Landscaping questions

Asked July 28, 2017, 10:46 AM EDT

Hello, We moved into a home with 5 acres on a small lake in Plymouth. The yard near the house was professional landscaped 15 years ago, with many beautiful annuals and other features. We'd like help to identify the flowers, bushes, weeds, etc... Also, I'd like ideas to clean up the view by the lake, and ideas to help prevent erosion into the lake, where to put a dock, fire pit, etc... Also, we have a two block long driveway which cuts through some massive trees, and I'd like to maximize the drive on the way in, whether it be adding flowers, bushes, lighting, etc... Thank you

Minnesota landscaping request for site visit

1 Response

Thank you for the question. According to Julie Weisenhorn, University of Minnesota Extension Horticulture Educator:
"Landscape professionals typically have a degree in landscape design or a related area, and /or are licensed as a landscape architect. Some garden centers offer full service landscape design, implementation and maintenance services. Homeowners can also find firms by searching the Minnesota Nursery and Landscape Association website. Use the search function to find the type of help you are looking for in your geographical location; for example, "landscape designer St. Paul, MN". Word-of-mouth is also a very good way to find a landscape professional. When you see a landscape you love, ask the homeowner for a recommendation.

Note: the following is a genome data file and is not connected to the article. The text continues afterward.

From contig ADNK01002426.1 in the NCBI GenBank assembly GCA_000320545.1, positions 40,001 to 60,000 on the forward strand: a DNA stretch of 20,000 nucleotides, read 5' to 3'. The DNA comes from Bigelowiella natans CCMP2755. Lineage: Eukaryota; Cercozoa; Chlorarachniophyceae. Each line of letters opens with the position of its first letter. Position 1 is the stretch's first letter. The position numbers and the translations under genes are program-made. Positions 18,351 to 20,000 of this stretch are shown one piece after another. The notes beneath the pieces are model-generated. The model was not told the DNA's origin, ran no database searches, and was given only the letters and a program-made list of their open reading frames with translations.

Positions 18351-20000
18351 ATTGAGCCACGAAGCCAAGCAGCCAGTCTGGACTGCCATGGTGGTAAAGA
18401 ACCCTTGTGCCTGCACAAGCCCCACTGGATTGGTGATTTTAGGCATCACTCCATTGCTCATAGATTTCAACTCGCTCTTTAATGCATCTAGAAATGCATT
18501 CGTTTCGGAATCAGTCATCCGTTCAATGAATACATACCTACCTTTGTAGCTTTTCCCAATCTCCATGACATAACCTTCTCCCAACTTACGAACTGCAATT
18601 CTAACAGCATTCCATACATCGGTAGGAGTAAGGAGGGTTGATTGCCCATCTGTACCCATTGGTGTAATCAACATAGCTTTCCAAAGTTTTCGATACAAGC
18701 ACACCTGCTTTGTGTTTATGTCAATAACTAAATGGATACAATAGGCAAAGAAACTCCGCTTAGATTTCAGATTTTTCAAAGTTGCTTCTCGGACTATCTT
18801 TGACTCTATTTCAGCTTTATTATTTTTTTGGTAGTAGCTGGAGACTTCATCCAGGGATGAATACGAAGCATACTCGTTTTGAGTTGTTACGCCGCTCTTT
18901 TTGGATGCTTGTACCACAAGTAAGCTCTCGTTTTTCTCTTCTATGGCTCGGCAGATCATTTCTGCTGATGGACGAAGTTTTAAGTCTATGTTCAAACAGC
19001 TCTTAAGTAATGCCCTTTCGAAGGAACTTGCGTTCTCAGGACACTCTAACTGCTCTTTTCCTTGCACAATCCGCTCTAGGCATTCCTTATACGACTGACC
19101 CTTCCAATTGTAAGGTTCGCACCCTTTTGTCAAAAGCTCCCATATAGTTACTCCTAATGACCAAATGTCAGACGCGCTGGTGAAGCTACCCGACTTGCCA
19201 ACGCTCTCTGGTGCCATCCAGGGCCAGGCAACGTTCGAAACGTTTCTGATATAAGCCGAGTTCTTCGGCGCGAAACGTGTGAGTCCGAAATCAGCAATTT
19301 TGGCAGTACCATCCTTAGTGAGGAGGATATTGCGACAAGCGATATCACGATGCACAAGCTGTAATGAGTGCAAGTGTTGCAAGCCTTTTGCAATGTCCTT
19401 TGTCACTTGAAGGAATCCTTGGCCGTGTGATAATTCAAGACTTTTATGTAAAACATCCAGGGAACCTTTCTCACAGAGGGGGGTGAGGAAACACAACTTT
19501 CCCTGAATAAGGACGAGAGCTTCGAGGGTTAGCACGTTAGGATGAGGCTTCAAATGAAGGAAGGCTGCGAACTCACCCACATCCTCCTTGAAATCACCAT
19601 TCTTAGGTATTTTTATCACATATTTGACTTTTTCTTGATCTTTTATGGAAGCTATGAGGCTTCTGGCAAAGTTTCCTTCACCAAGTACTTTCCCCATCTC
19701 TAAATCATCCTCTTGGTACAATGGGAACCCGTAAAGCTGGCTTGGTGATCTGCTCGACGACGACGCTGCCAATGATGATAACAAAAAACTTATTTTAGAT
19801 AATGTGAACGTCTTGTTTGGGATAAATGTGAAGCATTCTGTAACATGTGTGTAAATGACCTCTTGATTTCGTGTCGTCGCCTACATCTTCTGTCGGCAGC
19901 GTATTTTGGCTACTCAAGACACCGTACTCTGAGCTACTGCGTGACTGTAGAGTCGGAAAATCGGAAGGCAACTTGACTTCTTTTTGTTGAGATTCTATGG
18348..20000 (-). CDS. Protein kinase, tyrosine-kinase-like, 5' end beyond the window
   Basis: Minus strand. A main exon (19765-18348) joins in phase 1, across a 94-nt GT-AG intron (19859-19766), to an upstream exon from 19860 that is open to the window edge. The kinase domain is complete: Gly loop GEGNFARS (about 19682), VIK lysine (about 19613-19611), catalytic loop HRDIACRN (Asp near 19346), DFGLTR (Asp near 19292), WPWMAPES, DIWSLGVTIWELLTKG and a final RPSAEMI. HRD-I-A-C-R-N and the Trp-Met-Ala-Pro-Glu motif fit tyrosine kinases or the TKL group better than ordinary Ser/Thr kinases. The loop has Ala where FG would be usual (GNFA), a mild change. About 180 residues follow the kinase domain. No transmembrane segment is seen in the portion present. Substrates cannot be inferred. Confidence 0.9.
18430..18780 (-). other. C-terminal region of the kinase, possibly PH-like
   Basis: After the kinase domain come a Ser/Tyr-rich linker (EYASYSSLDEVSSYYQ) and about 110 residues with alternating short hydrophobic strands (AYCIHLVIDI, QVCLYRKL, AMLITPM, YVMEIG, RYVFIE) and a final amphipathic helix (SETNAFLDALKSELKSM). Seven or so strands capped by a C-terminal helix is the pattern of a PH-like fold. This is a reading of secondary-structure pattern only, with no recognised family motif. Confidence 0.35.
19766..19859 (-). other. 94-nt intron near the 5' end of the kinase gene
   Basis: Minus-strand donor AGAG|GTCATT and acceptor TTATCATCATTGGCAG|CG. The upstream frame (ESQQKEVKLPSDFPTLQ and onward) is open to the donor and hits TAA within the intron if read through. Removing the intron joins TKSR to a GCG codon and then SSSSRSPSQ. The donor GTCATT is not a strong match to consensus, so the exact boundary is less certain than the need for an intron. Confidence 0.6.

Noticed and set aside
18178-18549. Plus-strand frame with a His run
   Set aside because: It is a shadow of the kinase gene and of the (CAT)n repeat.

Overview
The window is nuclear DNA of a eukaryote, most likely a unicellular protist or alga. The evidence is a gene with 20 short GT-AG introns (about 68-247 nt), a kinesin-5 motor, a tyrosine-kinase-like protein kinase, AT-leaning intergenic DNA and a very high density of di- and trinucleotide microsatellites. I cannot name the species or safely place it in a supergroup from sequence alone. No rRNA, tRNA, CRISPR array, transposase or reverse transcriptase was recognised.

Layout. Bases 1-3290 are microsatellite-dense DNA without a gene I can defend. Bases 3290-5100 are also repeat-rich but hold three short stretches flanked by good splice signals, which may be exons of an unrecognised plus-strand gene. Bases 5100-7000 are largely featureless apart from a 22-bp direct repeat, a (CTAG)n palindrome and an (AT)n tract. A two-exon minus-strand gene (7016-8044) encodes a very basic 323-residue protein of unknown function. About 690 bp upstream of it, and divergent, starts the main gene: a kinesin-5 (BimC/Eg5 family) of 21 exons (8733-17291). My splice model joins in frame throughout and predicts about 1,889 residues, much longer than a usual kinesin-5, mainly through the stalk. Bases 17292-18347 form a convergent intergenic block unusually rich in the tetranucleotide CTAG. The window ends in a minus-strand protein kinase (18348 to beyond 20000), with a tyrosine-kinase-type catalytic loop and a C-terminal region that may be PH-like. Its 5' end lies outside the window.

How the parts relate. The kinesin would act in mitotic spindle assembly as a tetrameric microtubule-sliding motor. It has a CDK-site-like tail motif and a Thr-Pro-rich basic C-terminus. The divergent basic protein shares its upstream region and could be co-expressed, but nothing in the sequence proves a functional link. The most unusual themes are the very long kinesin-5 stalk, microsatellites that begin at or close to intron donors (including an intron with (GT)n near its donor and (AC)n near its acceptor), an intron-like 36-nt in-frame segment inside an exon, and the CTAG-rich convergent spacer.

To reach students looking for seasonal work or alumni in the landscape business, post a job description onGoldPass: Job, Internship and Volunteer Listings. GoldPASS is the U of M's online database to help connect students and alumni with employers, volunteer organizations, and internships across the country. Posting is free, easy to do, and open to anyone.

Homeowners may also choose to send a job description to the Extension Master Gardener program in your county. Master Gardeners are educated by University Extension, and volunteer by teaching the general public research-based horticulture information. While Master Gardeners are volunteers and are not allowed to accept payment or work on private properties as part of their volunteer hours, some are professional gardeners, designers or landscape architects by trade. A county program may have a website or newsletter for volunteers only where such job postings can be made available.